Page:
8 Tips: How to Get Your Car Ready for Winter

January 20, 2017

Tips to keep your car safe and in good condition even during the harshest winter weather.

Photo by cottonbro from Pexels

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Winter weather conditions can be hard on your vehicle with the freezing temperatures, ice, and snow all causing wear to your car. With the weather causing additional stress on your vehicle, it is important to make some preparations to prevent costly repairs or a break down during inclement weather. Here are some tips to keep your car safe and in good condition even during the harshest winter weather.

Ensure the Battery is in Good Condition

Cold temperatures are especially hard on car batteries. Batteries experience increased usage during cold weather due to heated seats, wipers, and longer headlight usage, while the cold slows down power output and prevents the battery's ability to recharge while the car is running. A car battery should, with proper care, last between five and seven years. However, if there is any leaking you can take it to a mechanic who can use a battery tester to determine the condition of the battery. Keeping the connections free from corrosion can ensure the battery will last and not have difficulty starting. Fortunately, cleaning any corrosion can be a quick and simple task.

Car snow

Install a Set of Winter Tires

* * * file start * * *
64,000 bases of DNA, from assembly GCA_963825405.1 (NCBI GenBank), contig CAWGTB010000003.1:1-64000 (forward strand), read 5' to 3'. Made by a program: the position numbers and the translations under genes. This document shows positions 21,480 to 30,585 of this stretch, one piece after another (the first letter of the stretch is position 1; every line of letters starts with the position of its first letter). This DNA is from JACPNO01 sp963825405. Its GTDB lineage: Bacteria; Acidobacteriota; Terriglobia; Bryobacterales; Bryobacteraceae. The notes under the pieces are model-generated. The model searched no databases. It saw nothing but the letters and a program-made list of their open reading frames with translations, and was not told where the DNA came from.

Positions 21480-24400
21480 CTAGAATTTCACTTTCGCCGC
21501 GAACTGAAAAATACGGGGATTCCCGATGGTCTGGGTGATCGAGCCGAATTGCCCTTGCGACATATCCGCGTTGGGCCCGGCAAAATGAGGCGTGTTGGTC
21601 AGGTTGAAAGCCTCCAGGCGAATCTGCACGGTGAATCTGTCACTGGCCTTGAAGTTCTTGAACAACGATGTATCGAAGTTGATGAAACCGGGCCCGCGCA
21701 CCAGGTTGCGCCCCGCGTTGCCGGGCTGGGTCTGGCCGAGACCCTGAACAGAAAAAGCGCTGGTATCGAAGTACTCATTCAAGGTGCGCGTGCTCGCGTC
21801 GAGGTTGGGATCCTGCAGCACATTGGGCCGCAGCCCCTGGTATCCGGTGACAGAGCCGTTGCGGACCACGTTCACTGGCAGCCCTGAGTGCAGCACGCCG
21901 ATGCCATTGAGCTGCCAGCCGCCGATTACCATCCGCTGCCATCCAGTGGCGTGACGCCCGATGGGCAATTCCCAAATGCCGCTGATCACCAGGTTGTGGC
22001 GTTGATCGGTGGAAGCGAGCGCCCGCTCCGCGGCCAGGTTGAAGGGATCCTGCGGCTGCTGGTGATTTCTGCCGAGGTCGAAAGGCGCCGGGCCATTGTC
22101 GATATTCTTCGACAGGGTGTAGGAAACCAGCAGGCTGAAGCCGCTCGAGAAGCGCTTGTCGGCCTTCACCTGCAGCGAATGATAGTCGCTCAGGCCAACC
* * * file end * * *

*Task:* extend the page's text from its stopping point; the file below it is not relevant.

If you live in a warmer climate that doesn't get much snow or ice in the winter, all-season tires do a good job of gripping wet roads, but they aren't adequate for getting traction on snow and ice. You will need a set of tires specifically designed for winter. Winter tires have additional and deeper tread that allows drivers to stop in slick conditions up to 40% faster than drivers using all-season tires.

Winter tires have more of a sticky surface in colder temperature, allowing them to grip the road more easily. Also, once your winter tires are installed on your vehicle, check the pressure in them frequently to ensure they are properly inflated, as cold temperatures may cause a decrease in pressure.

Switch to Winter Wiper Blades and Cold Weather Washer Fluid

After the heat and heavy rains of spring and summer, old windshield wiper blades may be cracked and not performing where they need to. It is recommended to replace your blades every six months, so when you replace them for winter, be sure to get wiper blades designed specifically for winter weather.

Winter blades are designed to prevent snow, slush, and ice from getting caught in them, and they are more capable of removing heavy snow more easily than standard blades. Also, filling your windshield wiper fluid reservoir with a market-approved fluid that is made to stay liquid during freezing temperatures will ensure you can keep your windshield clear at all times. Make sure you keep a good ice scraper in your car, too!

Car snow

Coolant and Antifreeze